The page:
Primal Scream performing at the 3D Festival, V&A Dundee opening, with screen visuals by artist Jim Lambie. Photo: Christiana Spens.

Fusing the psychedelic imagery that the band is known for with its classic songs, the set was nothing short of spectacular. Vibrant and playful, Lambie’s visuals, from the large screen behind the band, were accompanied by impressive light design that provided an immersive and captivating performance, with streams of coloured spotlights like shards and pillars from the stage itself, to neon animations seeming to drip the length of the screen, or bleed colours into one another like inks in water. 

Following Primal Scream’s set, the focus shifted from the main stage to the V&A building itself, sitting on the edge of the waterfront, ominous and magnetic at nightfall. A light, sound and graphics show – designed by Dundee-based groups Biome Collective, Agency of None and award-winning lighting company 21CC – lit up the new building in shades of neon, outlining and playing with the form of the museum itself. Described as a “visual language”, Biome Collective’s performance of light and sound (titled Hello World) connected its audience to Kuma’s design in a novel way, in harmony with an immersive graphics experience designed by Agency of None.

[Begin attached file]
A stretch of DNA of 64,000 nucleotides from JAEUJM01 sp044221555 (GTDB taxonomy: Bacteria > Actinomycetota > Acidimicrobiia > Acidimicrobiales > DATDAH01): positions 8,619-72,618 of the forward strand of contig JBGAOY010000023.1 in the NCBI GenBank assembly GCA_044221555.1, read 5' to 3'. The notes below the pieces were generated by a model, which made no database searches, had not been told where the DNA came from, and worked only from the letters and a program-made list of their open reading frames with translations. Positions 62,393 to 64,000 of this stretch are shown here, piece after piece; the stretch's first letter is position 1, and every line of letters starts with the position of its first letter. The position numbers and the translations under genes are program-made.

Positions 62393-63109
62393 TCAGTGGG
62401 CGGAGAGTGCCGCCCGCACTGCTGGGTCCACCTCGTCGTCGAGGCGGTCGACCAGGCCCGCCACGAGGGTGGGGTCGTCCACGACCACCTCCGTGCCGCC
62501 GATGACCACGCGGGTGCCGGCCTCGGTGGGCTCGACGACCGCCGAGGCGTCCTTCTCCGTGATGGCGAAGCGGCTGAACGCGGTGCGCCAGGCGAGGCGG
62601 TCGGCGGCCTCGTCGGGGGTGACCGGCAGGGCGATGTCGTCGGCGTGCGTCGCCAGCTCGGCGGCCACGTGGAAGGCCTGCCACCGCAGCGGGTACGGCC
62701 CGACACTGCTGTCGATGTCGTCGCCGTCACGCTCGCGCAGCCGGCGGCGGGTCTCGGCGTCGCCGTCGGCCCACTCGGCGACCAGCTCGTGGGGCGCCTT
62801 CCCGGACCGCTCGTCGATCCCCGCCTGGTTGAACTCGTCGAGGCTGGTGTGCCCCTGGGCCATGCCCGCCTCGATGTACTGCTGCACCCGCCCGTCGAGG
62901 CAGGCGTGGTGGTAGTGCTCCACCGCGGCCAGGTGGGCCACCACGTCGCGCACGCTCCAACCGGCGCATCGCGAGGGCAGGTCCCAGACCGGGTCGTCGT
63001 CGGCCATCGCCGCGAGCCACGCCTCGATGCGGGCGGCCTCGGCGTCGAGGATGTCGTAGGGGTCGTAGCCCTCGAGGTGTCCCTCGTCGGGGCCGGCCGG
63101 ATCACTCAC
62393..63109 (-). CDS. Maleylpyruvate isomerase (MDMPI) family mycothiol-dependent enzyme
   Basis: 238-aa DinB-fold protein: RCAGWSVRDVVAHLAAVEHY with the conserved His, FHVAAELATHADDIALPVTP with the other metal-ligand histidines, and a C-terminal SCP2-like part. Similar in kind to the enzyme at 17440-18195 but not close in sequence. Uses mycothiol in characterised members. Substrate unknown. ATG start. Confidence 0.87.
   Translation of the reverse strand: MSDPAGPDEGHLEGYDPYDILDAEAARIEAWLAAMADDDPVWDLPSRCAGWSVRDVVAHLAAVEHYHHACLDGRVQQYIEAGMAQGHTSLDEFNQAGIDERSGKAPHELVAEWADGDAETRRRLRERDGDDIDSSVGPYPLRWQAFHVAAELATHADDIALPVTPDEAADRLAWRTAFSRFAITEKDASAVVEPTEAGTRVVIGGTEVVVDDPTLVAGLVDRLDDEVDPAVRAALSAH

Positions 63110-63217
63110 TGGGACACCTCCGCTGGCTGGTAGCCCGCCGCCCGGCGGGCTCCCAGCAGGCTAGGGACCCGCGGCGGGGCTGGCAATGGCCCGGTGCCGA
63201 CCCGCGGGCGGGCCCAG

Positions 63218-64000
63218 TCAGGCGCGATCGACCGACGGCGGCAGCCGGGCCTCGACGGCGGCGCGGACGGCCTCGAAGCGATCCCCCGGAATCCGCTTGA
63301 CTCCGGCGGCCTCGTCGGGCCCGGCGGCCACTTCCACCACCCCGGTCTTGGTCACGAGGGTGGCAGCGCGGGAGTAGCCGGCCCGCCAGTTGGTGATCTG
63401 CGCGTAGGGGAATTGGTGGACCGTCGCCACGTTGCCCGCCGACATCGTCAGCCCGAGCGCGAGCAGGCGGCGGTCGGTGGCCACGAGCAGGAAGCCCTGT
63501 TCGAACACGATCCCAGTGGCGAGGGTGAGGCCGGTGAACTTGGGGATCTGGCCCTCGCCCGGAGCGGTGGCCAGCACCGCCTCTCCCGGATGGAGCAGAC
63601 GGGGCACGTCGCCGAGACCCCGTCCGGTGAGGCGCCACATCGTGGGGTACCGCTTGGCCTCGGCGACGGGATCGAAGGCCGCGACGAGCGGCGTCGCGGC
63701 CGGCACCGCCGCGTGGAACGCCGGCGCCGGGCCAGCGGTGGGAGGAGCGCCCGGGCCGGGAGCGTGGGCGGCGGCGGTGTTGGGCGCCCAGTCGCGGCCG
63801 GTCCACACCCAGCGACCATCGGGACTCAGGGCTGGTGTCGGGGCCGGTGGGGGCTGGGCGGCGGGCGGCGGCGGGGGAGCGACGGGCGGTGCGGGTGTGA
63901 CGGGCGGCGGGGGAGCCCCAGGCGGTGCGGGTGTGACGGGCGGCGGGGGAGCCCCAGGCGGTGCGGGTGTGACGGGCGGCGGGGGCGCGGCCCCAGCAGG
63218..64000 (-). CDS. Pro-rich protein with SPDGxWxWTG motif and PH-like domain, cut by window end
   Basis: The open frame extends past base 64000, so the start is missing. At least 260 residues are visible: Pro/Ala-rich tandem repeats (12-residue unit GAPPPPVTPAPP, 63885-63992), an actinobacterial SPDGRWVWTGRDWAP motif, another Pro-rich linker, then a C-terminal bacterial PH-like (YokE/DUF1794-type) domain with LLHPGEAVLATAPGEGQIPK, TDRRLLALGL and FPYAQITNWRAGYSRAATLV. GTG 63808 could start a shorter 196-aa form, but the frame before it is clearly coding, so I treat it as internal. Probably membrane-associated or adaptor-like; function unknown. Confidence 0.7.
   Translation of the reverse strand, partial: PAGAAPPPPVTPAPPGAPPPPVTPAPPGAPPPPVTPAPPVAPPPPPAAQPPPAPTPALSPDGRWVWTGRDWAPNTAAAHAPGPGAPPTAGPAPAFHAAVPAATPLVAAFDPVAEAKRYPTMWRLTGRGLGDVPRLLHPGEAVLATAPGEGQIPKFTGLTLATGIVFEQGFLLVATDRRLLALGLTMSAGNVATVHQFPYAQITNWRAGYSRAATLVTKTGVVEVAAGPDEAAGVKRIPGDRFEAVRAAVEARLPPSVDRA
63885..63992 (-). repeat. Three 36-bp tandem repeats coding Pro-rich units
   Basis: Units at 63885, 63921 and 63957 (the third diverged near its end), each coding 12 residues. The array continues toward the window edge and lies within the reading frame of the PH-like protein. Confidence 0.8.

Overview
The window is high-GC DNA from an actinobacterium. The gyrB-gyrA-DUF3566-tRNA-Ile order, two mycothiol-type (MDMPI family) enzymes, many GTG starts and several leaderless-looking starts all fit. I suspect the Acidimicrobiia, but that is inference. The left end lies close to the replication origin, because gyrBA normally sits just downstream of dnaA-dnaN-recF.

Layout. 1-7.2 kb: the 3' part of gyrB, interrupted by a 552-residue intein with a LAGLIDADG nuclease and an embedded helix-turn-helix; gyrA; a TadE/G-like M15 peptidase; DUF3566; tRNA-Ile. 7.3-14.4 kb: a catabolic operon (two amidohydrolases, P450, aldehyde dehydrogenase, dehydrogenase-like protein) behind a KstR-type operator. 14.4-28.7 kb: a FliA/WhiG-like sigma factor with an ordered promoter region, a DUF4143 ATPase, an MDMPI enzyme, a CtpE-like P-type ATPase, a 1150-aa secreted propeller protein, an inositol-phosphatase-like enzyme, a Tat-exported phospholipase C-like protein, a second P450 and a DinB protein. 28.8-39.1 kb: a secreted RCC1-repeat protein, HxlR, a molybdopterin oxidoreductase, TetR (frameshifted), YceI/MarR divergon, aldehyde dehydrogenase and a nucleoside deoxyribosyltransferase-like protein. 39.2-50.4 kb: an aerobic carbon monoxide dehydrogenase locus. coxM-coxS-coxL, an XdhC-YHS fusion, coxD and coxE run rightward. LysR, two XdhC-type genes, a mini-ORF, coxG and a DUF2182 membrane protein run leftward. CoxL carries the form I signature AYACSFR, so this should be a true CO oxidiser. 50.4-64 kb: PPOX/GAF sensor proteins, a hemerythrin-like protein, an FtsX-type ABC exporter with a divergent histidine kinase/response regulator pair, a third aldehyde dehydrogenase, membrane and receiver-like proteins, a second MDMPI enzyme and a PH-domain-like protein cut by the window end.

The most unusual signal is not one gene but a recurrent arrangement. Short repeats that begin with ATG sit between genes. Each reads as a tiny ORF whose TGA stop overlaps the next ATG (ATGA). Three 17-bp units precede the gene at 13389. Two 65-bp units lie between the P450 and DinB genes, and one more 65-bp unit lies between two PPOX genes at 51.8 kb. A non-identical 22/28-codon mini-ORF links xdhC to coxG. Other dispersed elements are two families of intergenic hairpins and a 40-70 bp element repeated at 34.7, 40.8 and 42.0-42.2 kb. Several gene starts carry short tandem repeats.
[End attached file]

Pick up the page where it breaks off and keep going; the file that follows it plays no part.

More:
3D Festival, V&A Dundee opening with light, sound and graphics show by Biome Collective and Agency of None.